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5 strategies to build workforce resilience

Disruptions and uncertainty are around every corner. Organizations are feeling the significant impacts that disruptions can have on their workforce, from quelling fears of an economic downturn, dealing with the tug-of-war between in-person and remote work, or alleviating sustained levels of burnout. In fact, nearly half of the workforce is experiencing worker burnout, with causes including growing workload, staff shortages, and work-life balance.

Ignoring employee anxiety and burnout is a risk to not only individual performance, but also organizational performance and business resilience

Resilience starts with people. Building their skills. Engaging and supporting them. Empowering them through change. With people being an organization’s best asset, the ability to navigate increasingly complex and voluminous disruptions hinges on building a resilient workforce. Here’s how.

Strategies for building a resilient workforce

1

Optimize workforce capacity to drive greater efficiencies

Navigating through uncertainty often means operating with resource constraints. Companies looking to maximize efficiencies can begin by conducting targeted workforce assessments. Once leaders assess the current workload versus total capacity, they can use real-time data to identify gaps and ways to close them through skill development, process redesign, work reallocation, and cross-training. Because the future is uncertain, leaders should proactively model multiple capacity scenarios to forecast potential impacts and determine required actions.

2

Build the future workforce with the right investments 

Leaders want to be confident in how they direct workforce investments and make the right build-versus-buy decisions. To make sure investments are poised to deliver the highest returns, organizations should engage leaders from across functions in structured, strategic workforce planning exercises. It’s important to answer critical questions such as: How does my future business strategy impact the work that needs to be done? What skill and role investments do we need to accomplish this new work? This is an opportunity to redefine the talent needed now and in the future. The goal is to reallocate talent thoughtfully to fill talent gaps and help reduce workload burden.

3

Be transparent in communications to reduce anxiety

Uncertainty increases anxiety among the workforce. During the pandemic, our research on employee confidence in organizational leadership found that less than a third (29%) of employees were confident in the leadership of their organization, and only 20% felt that their organization fostered the collaboration needed to manage through the pandemic. To build trust, leaders should prioritize clear and intentional employee communications across all levels of management and channels. Employees want to hear about what the business is expecting and what actions are being considered. They need to know that the organization is resilient enough to manage through adversity. Sharing this information can help to reduce people’s anxiety and negative impacts that can ripple across the organization.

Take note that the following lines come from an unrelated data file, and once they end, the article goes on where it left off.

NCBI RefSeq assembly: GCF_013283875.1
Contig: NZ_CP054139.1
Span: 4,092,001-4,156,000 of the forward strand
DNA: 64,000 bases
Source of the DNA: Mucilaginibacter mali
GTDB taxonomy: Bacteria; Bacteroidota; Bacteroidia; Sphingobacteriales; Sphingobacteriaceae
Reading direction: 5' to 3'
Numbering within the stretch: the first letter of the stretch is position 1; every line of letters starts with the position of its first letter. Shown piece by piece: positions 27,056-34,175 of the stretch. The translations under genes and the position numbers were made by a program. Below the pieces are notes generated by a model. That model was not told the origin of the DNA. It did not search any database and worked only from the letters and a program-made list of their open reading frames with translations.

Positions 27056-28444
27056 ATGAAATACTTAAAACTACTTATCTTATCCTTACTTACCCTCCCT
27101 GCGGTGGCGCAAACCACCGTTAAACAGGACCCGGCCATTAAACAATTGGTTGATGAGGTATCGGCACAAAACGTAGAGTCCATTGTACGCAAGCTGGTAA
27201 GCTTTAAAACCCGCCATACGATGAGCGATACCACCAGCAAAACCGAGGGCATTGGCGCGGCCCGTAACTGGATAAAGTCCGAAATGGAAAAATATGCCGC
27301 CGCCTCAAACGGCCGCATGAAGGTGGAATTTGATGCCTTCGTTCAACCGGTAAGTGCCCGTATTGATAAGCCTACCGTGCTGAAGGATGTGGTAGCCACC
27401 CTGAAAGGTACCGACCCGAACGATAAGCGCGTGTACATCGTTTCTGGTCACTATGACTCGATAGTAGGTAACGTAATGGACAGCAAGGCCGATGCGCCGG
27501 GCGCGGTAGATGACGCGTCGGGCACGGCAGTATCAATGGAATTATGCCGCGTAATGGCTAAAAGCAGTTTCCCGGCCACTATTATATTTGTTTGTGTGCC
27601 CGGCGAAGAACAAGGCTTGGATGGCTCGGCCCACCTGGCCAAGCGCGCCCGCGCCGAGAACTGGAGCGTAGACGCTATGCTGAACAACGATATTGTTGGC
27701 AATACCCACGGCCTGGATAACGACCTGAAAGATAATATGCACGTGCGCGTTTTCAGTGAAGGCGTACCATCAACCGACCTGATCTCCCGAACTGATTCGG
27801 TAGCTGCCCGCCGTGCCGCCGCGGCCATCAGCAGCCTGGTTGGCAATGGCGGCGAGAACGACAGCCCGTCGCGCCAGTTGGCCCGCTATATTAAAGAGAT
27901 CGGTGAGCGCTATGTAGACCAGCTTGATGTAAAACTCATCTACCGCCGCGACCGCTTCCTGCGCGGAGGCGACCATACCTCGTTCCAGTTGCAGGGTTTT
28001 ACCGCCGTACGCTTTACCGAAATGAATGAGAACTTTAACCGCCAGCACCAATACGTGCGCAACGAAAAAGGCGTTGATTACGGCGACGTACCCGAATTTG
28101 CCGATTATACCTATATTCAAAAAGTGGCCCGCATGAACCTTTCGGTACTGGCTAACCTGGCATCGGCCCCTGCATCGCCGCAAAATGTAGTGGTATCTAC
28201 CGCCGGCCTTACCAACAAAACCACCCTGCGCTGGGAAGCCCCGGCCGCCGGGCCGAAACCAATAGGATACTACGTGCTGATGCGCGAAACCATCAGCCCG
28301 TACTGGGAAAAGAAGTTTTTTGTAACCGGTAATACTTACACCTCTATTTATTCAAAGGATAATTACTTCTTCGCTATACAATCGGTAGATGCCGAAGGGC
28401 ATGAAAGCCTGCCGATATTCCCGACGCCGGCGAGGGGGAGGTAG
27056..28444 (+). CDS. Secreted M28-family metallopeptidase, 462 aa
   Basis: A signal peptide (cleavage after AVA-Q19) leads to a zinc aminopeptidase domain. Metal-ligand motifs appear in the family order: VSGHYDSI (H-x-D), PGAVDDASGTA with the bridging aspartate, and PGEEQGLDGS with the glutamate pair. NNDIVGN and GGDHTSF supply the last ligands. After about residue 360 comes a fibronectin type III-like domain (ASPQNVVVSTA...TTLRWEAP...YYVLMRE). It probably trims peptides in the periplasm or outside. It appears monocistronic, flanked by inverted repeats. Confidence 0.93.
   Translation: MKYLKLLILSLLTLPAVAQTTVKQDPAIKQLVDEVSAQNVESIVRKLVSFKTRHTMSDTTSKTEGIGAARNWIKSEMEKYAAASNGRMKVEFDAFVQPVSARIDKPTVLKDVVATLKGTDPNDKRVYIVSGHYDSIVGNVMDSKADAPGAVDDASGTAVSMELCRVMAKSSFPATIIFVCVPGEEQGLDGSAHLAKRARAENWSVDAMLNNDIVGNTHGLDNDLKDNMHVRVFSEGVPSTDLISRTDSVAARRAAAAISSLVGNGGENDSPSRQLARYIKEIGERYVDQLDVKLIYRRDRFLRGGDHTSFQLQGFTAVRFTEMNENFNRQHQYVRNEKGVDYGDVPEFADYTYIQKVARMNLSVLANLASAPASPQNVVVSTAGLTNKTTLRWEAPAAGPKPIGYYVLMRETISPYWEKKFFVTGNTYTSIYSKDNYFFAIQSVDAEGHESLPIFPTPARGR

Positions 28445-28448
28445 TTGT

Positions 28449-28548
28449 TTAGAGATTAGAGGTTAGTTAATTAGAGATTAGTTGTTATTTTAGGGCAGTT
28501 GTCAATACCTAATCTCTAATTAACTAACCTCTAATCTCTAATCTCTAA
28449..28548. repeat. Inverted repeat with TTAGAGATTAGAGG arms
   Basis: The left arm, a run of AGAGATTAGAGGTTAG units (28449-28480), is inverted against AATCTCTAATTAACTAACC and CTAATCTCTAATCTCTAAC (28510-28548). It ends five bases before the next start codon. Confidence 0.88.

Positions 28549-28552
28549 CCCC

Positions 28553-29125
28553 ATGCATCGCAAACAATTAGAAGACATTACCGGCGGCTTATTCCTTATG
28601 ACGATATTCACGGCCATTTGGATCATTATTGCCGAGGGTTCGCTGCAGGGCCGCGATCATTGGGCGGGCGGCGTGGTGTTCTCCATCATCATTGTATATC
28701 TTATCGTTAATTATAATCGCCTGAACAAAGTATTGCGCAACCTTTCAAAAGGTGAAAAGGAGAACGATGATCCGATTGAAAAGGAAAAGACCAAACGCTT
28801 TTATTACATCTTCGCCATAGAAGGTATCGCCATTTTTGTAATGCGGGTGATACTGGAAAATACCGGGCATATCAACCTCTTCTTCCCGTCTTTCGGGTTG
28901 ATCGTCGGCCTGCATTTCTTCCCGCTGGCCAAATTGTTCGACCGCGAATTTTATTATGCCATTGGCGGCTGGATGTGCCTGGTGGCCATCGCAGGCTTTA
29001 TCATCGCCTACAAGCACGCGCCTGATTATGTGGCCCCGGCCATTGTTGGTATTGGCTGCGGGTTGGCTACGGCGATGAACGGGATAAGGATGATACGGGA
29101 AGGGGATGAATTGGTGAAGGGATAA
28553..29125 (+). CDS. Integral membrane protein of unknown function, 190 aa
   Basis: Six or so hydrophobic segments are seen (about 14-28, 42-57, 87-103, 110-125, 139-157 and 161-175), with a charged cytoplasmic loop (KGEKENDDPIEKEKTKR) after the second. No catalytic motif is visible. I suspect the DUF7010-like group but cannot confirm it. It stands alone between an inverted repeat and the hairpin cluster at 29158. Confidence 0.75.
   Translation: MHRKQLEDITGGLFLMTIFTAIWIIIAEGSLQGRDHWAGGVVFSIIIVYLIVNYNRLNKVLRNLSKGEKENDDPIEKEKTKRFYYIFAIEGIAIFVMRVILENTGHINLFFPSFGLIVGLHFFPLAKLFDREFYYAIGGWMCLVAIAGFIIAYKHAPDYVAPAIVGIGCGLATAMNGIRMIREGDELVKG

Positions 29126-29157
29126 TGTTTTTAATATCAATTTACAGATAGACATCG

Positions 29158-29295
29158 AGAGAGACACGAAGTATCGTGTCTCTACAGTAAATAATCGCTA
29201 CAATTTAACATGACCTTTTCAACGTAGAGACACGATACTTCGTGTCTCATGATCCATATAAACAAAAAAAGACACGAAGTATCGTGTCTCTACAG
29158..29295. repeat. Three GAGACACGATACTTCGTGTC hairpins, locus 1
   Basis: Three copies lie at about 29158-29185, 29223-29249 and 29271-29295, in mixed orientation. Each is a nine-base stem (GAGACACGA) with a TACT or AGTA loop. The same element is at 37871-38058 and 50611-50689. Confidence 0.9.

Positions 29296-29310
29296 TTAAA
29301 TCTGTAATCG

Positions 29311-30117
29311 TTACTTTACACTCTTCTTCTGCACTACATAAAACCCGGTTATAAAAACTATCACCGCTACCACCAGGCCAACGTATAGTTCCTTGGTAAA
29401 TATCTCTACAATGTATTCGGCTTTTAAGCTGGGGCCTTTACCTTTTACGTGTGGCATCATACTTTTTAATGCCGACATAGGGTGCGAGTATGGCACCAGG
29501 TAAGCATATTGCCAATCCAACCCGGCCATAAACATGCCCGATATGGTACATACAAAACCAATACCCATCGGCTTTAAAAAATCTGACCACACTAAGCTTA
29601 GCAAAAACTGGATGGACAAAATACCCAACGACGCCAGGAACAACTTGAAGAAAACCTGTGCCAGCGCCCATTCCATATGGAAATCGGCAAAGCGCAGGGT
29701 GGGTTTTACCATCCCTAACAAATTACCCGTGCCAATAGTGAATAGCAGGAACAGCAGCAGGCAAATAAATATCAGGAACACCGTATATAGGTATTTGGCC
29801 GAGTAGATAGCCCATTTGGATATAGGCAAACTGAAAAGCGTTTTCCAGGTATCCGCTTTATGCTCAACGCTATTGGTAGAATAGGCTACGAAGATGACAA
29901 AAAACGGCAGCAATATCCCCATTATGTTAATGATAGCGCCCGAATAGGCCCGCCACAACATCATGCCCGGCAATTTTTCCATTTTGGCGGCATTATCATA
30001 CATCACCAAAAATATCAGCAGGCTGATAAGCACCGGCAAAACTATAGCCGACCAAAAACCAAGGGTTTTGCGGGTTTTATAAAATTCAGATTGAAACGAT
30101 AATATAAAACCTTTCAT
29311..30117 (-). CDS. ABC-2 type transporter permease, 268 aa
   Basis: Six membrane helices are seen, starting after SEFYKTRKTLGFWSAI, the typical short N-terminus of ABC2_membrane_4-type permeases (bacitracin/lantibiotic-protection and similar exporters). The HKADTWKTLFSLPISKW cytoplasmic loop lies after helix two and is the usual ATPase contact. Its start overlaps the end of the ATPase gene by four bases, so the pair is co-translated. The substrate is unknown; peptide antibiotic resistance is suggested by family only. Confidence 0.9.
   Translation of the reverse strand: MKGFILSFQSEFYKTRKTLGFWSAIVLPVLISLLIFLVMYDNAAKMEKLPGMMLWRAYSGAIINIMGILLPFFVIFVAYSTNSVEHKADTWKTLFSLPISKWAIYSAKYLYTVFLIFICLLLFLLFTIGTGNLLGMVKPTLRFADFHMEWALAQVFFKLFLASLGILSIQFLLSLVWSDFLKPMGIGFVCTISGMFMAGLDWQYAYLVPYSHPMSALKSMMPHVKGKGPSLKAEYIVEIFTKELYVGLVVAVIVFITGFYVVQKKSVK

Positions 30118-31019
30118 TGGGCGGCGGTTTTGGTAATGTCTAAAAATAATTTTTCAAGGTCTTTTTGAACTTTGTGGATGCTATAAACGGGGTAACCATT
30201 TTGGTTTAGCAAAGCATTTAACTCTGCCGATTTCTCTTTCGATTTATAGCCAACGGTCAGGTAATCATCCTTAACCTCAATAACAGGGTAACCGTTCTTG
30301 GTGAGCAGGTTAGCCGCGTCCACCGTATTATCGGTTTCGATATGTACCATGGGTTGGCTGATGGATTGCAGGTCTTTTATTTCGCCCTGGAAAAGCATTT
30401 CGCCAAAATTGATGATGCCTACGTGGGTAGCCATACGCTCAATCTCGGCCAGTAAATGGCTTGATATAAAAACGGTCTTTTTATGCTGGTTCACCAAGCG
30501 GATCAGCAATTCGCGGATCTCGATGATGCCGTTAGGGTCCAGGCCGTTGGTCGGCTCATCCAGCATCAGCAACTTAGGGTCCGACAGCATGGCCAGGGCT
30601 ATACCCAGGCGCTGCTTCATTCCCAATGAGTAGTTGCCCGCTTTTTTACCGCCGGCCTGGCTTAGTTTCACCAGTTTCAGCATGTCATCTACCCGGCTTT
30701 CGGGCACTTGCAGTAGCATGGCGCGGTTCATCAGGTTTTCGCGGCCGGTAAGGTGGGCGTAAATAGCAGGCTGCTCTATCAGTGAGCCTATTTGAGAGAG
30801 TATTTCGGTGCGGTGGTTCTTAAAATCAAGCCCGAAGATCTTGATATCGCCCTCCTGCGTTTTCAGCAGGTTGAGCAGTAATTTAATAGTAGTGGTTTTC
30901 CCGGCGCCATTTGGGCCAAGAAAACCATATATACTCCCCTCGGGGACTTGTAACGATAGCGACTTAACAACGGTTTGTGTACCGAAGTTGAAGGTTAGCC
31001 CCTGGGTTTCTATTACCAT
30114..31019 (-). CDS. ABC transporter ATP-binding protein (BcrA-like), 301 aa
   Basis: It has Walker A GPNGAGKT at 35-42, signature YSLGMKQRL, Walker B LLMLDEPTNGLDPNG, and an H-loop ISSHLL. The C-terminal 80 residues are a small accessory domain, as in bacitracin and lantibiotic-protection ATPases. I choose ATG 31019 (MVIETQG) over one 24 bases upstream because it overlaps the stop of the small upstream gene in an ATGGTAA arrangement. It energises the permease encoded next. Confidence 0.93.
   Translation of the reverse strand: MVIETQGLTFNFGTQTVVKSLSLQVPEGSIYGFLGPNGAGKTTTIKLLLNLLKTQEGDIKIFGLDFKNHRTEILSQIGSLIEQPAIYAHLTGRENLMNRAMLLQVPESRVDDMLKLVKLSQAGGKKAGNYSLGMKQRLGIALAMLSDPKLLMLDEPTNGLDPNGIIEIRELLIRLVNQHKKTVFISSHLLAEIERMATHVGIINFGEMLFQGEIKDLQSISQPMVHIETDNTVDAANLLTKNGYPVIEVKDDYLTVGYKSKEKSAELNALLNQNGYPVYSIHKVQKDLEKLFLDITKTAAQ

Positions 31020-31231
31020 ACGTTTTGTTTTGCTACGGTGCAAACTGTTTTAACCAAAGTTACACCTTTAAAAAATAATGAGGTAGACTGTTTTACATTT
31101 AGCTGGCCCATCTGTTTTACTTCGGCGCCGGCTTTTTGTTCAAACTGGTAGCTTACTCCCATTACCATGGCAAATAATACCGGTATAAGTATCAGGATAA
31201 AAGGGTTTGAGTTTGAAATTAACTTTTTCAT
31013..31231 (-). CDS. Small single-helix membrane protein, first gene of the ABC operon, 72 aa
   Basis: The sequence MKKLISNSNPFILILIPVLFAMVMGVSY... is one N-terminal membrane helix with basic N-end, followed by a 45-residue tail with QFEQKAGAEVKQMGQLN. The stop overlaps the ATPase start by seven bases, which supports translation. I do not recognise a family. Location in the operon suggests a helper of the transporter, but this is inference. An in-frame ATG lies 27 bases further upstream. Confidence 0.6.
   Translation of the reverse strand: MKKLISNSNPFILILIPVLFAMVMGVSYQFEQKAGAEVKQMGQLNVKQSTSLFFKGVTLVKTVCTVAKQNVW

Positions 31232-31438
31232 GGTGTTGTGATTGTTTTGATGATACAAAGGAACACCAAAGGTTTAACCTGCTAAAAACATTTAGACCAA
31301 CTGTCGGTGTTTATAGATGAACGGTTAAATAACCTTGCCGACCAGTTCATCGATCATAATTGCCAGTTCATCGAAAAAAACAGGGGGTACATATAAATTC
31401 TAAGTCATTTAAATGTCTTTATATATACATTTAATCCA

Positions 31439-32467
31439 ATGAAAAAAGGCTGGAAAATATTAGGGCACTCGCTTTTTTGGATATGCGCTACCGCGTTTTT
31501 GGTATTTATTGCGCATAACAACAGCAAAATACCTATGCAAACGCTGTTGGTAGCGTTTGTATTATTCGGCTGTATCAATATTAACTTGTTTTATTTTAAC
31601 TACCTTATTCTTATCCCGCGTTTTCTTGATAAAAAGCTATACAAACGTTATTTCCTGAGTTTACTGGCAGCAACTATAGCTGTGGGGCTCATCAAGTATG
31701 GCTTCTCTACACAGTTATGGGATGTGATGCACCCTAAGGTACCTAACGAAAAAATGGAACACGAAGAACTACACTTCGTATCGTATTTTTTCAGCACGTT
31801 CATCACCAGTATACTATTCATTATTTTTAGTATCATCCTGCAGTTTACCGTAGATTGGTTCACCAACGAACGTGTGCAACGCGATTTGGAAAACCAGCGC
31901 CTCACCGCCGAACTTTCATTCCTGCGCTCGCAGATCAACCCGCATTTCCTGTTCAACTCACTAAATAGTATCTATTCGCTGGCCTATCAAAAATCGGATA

4

Get creative with retention strategies

Building a resilient workforce requires organizations to retain their people amid disruption and a competitive job market. When budgets are tight, it’s critical to use creative ways to ensure employees feel valued and incentivized to stay. For example, companies can create an internal talent marketplace, which opens new career pathways. Our research on internal mobility programs shows that 54% of employees believe they have better job opportunities inside their current organizations than outside of it, however this potential is untapped. Only 23% have been able to move into a new internal role. To support inside talent, it is important to connect with employees around their long-term goals, actively promote networking, and remove barriers to transitioning roles. 

5

Champion a strong purpose to motivate employees to go above and beyond

While relationships and culture matter to employees, our research on employee connection reveals that they ultimately want to feel a sense of purpose and connection to their work. Sixty percent of U.S. employees say that feeling connected to work has the greatest impact on their ability to do their job, compared to feeling connected to people or to their organizational culture. Given this finding—and constantly shifting market and customer landscapes—leaders should assess whether their organizational purpose is still relevant and inspiring for employees. This requires an objective look at what the organization is doing to foster and improve employee connection and asking employees what they need to feel connected. Organizations can boost workforce resilience by strongly articulating why the organization exists and the impact it wants to make for customers and other stakeholders. 

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